But the interest of Greece is not all below ground nor in the new and active life above it. There is an atmospheric, a physical charm, in its climate and scenery which attracts and rewards the traveller though he may care little for its ruins or for the new life about him. He may breathe the fresh, soft air, rejoice in the glow of the sunlight which shines for so many days with undimmed brilliancy, and see in the face of Nature the same sweet smile which beautified it three thousand years ago. In that time Nature has not been wholly asleep. Forests have disappeared, springs have run dry, rivers have changed their courses, the sea has receded from the shore, villages and cities have decayed and been buried in earth and oblivion ; but still there is the same grandeur of the mountain, the same fresh beauty of the plain, the same peace or wrath of the sea, as when the Homeric rhapsodist sang the glories of Olympus or painted in hexameters the garden of Alcinous.

The organization of modern travel, the multiplication of railroad and steamship connections, the appearance on the field of a new convenience and a new distress in the shape of a Cook or Gaze agent has enabled the tourist ” to do” Athens and the rest of Greece in four or five days; but Greece will not do what she might for him unless he banishes the demon of haste and basks for months in the smile of her lovely countenance. An instantaneous view is better than nothing; but there are fine shades of expression and soft, dreamy revelations of beauty which can only be taken by a time exposure.

The old Greece and the new. Rather let me say the old Greece in the new, and the new Greece in the old. This to me is the perpetual fascination of this land. The past and the present cannot be wholly unravelled. The old and the new are continually intermingling. Temples have fallen and monuments are broken, but the ideals of beauty they embodied still animate the modern world. The gods no longer sit on Olympus, but Olympus still lies under the shadow of the Almighty. You stand on the Acropolis and reverently view the Parthenon; and then your eye turns to the ever old and ever new sea, or lights on the fresh verdure of the grain that is growing in the valley, or watches the changing colors of the sunset spreading over Hymettus. You turn to-ward the Areopagus and think of the grand address which Paul gave to the crowd from the market; but down in the schools and streets below the children are repeating words and phrases some of which are eight centuries older than the speech of Paul, but are still included in the same tongue. Scarcely a festival passes that some old custom does not come to light which embodies the memory of classic days.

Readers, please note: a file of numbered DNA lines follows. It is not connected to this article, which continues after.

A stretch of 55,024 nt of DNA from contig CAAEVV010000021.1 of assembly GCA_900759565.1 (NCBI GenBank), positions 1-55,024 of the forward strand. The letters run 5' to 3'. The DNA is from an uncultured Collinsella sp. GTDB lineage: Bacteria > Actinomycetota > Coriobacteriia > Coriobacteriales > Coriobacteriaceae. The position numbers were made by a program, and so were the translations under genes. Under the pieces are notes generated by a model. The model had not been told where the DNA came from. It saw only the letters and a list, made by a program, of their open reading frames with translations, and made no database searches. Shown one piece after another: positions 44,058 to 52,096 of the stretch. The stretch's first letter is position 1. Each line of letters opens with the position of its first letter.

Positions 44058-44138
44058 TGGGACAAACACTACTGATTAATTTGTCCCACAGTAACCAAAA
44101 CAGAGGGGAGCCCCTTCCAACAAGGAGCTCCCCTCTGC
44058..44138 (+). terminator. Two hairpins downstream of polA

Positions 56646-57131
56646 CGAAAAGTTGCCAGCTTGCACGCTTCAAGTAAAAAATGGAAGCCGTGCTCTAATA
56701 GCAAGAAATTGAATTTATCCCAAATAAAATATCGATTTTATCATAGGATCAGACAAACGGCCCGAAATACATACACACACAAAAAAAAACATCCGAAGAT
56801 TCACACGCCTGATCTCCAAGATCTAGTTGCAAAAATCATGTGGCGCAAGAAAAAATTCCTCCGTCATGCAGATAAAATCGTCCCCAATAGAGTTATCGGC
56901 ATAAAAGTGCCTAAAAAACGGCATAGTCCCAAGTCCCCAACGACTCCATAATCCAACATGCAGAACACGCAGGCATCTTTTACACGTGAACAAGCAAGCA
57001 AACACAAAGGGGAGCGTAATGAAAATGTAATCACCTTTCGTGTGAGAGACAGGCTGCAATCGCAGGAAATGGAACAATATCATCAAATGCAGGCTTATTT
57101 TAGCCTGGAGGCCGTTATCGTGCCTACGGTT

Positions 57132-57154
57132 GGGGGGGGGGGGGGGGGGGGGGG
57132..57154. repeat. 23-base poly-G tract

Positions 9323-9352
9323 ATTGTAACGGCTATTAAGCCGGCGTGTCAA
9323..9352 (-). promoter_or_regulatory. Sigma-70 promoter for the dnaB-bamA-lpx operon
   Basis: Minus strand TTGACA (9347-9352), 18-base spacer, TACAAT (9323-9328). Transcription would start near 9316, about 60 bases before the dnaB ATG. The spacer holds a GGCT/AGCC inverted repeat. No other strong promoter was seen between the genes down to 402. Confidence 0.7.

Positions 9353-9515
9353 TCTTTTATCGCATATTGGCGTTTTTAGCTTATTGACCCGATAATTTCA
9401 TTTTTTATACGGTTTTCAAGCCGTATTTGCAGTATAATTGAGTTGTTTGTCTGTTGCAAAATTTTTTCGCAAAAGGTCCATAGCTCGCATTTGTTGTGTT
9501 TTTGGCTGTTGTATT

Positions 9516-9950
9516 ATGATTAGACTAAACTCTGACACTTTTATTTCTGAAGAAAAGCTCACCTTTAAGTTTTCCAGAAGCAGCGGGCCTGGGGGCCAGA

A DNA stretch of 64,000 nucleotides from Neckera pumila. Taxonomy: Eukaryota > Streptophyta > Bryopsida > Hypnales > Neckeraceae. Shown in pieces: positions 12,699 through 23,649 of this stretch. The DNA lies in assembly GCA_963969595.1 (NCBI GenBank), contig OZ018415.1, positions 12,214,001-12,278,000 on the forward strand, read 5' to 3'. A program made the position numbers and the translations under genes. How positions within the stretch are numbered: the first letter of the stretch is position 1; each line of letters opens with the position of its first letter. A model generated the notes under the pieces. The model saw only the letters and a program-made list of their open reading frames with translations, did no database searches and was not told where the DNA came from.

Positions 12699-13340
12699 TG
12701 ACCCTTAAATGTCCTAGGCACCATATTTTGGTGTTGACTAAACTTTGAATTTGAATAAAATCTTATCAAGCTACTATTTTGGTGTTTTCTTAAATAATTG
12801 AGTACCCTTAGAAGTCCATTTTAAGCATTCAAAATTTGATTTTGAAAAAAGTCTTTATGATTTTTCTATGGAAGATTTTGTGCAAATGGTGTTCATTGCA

The old Greece in the new; the new Greece in the old. In what I write I shall not try to separate them wholly. It is the unity of the impression which makes the reality of Greece as it is.

” Why do you go to Greece? ” said some one to me. It was a strange question. It nearly dumfounded me. ” Why does any one stay away? “